Solar and wind energy projects worth up to $18 billion are being paralysed by uncertainty over the government's commitment to the industry, as speculation grows that the clean energy target for 2020 will be cut back.
With the carbon tax potentially to be scrapped when the new Senate sits after July, Prime Minister Tony Abbott and other senior Coalition figures have increasingly set their sights on the mandated target for renewable energy, blaming it for forcing up power prices.
New wind farm projects are often stalled at state level and NSW has also delayed new guidelines for wind farms for two years, adding to industry uncertainty.
The offices of NSW Premier Barry O'Farrell and Mr Abbott denied Mr O'Farrell had told cabinet colleagues last week that the release of wind farms guidelines was not a priority because Canberra would cut the renewable energy target "to 10 per cent".
Clean energy sources such as wind and hydro already supply more than 10 per cent of the nation's energy on occasion. The Abbott government is likely to set the terms of the renewable energy target review and who will be running it within weeks.
''We support renewable energy but I accept that the way the system works at the moment is putting upward pressure on power prices," Mr Abbott said last week in Brisbane.
He planned to ask the biennial review of the renewable energy target to "do what it can to bear down" on electricity prices "in ways which are consistent with the commitments that we've given to business''.
The existing target is an absolute amount - 41 terawatt hours of electricity from large-scale renewable energy by 2020 - which may either by reduced or delayed, with big implications for the profitability of generators.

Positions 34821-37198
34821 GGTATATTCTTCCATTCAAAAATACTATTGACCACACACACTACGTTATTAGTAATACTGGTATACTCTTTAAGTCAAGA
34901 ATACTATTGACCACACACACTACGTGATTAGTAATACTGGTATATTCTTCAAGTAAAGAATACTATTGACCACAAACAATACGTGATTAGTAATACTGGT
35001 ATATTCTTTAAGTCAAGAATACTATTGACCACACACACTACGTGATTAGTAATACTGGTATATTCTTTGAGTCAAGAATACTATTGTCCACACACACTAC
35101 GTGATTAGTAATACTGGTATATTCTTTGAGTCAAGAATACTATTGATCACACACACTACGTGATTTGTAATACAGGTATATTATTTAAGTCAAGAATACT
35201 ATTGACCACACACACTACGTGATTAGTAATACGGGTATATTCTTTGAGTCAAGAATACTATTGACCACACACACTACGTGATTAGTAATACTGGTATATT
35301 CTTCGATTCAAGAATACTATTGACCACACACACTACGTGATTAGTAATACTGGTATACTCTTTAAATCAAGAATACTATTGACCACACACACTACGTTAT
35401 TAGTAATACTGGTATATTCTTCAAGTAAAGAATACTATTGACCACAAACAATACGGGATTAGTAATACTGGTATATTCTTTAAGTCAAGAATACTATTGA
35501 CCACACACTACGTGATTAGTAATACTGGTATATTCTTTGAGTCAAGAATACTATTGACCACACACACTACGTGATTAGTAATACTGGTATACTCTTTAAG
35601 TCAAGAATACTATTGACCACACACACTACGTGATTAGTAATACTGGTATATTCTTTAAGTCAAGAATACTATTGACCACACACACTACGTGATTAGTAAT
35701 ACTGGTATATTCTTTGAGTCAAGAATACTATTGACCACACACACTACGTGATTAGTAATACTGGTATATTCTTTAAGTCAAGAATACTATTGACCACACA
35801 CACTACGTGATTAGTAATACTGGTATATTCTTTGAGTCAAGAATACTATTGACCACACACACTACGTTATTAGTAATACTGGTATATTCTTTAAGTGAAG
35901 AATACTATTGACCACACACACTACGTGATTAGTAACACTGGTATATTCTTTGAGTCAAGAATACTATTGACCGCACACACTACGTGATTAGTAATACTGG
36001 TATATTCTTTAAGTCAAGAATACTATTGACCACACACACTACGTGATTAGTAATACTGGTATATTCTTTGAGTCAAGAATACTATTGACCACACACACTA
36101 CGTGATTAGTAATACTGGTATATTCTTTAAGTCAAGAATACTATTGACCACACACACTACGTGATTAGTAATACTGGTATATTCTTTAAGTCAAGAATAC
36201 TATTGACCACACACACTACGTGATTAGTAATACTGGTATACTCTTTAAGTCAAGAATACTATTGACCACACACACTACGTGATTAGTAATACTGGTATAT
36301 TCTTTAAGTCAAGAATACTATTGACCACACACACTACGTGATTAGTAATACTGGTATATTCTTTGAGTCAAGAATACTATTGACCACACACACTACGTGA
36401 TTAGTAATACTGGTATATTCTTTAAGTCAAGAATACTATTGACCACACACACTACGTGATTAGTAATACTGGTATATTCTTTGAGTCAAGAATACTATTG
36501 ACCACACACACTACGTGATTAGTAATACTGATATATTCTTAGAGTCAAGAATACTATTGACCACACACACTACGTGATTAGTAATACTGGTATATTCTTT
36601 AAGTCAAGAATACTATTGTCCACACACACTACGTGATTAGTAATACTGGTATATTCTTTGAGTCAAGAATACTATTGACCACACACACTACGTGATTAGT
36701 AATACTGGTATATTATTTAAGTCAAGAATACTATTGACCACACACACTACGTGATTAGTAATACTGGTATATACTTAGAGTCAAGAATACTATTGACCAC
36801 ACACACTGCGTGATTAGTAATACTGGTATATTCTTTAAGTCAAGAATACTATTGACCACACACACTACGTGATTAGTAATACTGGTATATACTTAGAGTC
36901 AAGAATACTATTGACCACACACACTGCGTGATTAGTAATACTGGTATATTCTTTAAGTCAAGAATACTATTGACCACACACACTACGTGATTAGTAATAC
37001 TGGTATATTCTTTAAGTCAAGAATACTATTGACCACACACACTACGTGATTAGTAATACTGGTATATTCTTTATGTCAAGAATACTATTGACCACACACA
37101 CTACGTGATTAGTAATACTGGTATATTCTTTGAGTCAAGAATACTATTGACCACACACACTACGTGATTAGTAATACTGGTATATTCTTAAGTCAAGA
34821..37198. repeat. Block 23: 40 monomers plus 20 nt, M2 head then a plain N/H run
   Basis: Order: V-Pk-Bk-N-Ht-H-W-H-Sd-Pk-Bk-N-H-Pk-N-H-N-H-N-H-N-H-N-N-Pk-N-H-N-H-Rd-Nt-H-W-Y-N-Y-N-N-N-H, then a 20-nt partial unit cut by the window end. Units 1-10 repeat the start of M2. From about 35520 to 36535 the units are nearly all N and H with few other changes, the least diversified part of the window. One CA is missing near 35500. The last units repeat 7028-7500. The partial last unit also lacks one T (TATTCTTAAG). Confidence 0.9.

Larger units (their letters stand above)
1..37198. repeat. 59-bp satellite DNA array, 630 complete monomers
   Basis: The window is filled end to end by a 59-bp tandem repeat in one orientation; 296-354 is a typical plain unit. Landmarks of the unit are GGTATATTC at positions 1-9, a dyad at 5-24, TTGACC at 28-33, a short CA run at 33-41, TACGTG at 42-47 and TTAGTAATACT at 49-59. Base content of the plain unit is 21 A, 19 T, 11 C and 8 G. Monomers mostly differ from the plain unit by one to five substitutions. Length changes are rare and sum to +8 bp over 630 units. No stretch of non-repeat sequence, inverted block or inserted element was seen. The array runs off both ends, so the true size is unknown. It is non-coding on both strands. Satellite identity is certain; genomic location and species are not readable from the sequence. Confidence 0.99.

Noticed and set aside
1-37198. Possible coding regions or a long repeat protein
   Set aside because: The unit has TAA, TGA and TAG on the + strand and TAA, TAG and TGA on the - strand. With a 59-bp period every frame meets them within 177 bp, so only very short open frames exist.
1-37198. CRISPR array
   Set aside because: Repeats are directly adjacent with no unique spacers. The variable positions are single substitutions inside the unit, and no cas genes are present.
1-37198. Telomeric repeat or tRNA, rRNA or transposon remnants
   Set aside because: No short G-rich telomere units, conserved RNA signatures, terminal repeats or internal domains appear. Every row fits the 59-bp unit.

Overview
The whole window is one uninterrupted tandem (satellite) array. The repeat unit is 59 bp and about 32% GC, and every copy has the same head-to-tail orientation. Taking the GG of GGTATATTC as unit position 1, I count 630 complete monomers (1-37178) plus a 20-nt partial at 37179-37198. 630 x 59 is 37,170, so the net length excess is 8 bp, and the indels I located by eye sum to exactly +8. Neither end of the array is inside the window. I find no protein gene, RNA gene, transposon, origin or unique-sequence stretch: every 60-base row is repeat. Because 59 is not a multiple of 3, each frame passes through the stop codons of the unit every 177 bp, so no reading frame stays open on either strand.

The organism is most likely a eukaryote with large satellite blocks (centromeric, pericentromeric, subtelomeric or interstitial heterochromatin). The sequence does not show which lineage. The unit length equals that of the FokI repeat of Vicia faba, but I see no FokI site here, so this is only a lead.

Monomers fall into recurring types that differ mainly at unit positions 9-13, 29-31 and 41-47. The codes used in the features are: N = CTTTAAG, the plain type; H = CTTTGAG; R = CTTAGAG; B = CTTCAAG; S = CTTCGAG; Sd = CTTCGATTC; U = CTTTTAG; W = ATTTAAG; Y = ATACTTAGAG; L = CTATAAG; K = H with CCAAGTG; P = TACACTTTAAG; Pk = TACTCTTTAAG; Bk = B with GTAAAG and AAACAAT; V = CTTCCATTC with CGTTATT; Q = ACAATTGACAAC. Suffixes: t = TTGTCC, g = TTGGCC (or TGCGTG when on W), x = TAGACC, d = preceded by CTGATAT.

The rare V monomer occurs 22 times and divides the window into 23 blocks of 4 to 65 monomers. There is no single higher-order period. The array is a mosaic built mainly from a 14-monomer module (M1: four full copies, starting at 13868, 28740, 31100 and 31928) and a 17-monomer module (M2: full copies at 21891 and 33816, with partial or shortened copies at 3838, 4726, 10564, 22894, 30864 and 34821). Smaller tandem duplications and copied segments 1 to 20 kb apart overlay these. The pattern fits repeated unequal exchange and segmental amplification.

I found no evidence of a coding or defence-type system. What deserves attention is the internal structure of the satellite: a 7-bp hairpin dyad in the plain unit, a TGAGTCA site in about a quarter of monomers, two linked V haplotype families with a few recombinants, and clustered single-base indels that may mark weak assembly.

Hugh Saddler, principal consultant with energy advisers Pitt & Sherry, estimated large wind and hydro energy plants supplied 13.3 terawatt hours of electricity in 2012, about a third of the 2020 goal.
Infigen Energy managing director Miles George said the "constant threat of change to the legislation" from industry reviews had all but frozen new investment in the sector.
"The effect on our business, and for the industry in general, is paralysis," he said.
Infigen had secured approval for new wind farms worth $2 billion in NSW, Victoria, South Australia and Western Australia but these were stalled by the uncertainty, he said.
Clean Energy Council chief executive David Green said any major reduction or change to the renewable energy target would have a significant impact on the $10 billion worth of investment already poured into the industry, with another $18 billion likely if the current goal remained.
"Reducing the renewable energy target means that Australia would have to rely more heavily on high-cost gas, which a report by the Australian Industry Group suggests will triple in price this decade, forcing up power prices for consumers and industry," Mr Green said.
According to state authorities, the target now adds between 1.5 and 2 per cent to annual power bills. But that increase was "wholly or more than offset" by the impact on wholesale power prices, Infigen's Mr George said.
With Heath Aston